Yesterday was a roll with the punches kind of day. Everything seemed to be going smoothly, and then it wasn’t. Trivial delays set my afternoon off course, and then a power outage threatened to totally derail dinner.
I chose to be the hero of my own story, at least for this seemingly ordinary Monday in July, though it did come with a little stress, and deep breaths before I made the mental switch to grab at a silver lining. It turns out losing power was what I needed to feel reconnected to the kids.
I’ve been a bit lazy when it comes to family dinner these days. Not lazy in the sense of swinging by the drive-thru, but even a homemade meal needs some work to be more than simply food to satiate hunger. The ritual of sitting down to the table, instead of around the television is so important.
We talk all the time, probably more so than many families I know, but the quality of the conversation around the dinner table is often different. Not necessarily better—it just draws out a different part of our personalities. Perhaps it’s the act of gathering, and breaking bread that dictates the way we talk.
And so, I shifted gears, made this sweet corn chowder for dinner, and cobbled ingredients from the fridge to make bean & cheese quesadillas. We played a game called Talking Stick, that although it seems geared as a conversation starter between adults, it’s a great way to gain insight into how your kids see the world. what’s worth fighting for? Human being vs. human doing—discuss. Do you have beliefs outside of popular thought? Do you think about your grandparents?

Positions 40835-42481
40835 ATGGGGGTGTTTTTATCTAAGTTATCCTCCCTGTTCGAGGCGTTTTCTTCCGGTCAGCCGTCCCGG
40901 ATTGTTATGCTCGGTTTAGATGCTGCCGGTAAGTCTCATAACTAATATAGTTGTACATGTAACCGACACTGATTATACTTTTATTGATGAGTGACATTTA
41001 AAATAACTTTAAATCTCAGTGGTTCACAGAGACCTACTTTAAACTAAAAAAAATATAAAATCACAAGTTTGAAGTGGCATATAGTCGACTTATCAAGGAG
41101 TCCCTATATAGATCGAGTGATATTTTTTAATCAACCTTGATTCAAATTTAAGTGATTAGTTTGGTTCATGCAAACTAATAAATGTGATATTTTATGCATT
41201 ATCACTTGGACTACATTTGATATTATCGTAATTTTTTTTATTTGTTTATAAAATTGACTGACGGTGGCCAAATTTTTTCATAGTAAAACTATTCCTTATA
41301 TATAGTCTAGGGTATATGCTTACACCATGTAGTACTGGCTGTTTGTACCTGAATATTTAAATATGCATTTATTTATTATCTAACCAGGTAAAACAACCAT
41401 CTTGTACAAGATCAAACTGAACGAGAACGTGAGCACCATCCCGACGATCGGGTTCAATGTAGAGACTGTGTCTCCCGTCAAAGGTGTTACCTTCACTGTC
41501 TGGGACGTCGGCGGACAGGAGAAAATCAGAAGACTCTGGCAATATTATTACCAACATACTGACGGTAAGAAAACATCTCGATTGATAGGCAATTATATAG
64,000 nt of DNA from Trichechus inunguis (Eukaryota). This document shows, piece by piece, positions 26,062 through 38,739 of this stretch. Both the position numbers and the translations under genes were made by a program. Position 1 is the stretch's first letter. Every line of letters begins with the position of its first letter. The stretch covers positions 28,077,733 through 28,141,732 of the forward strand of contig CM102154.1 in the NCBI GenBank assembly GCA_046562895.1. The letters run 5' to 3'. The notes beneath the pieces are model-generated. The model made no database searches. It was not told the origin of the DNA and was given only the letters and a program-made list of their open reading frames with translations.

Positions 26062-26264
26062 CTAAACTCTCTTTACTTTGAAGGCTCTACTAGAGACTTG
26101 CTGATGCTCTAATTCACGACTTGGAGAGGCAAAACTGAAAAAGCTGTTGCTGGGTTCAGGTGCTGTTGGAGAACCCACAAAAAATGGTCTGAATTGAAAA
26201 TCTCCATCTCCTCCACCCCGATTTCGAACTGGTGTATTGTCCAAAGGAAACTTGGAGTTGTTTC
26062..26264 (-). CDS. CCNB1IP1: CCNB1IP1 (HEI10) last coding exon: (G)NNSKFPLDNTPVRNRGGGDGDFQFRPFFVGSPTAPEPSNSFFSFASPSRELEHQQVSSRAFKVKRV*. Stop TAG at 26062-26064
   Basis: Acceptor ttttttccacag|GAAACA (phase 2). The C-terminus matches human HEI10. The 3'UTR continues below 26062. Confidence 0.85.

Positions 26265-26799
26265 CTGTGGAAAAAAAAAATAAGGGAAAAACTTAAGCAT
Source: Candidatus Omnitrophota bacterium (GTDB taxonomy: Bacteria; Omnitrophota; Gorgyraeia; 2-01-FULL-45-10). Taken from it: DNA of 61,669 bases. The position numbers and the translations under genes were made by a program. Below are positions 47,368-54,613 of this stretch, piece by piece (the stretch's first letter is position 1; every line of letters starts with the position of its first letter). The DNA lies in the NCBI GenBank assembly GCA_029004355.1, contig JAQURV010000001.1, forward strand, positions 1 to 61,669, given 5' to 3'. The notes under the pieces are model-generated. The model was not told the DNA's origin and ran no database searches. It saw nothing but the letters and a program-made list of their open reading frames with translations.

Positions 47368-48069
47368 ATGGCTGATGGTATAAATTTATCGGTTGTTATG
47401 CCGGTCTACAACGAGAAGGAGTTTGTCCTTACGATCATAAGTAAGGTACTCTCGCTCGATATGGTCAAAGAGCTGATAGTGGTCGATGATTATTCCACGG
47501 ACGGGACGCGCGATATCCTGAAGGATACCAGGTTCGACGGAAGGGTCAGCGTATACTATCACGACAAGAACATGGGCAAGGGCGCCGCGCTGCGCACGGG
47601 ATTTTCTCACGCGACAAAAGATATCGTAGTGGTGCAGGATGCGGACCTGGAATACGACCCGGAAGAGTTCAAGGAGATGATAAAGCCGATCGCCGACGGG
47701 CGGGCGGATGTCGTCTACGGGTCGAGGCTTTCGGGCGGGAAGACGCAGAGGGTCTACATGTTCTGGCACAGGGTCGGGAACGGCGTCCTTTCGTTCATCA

Those were all questions we drew randomly from the stack. Pulling myself away from the table was no small feat; we were having such a good time. The generator tank ran out, prompting me to switch to a new one. Still, I ran back to the table for a few more minutes, not wanting to let the moment go.
Six Years Ago: Rustic Lemon Cake
Mozzarella in Carozza
- Soft, squishy bread, crust removed (I save these to make breadcrumbs)
- Fresh mozzarella
- Lightly beaten egg with a splash of milk
- Grapeseed or sunflower oil, for frying
- Assemble as many sandwiches as you like, filling slices of mozzrella between two pieces of bread. Squeeze all the sides shut so the cheese doesn't spill out while cooking.
- Heat a shallow pan with a bit of oil.
- Dip the sandwiches into the beaten egg mixture, shaking off any excess. The amount of eggs and milk you need depends on how many sandwiches you’re making.
- Press the sandwiches into the flour, gently shaking off any excess.
- Fry until golden underneath. Flip and fry until golden on the other side. Serve hot.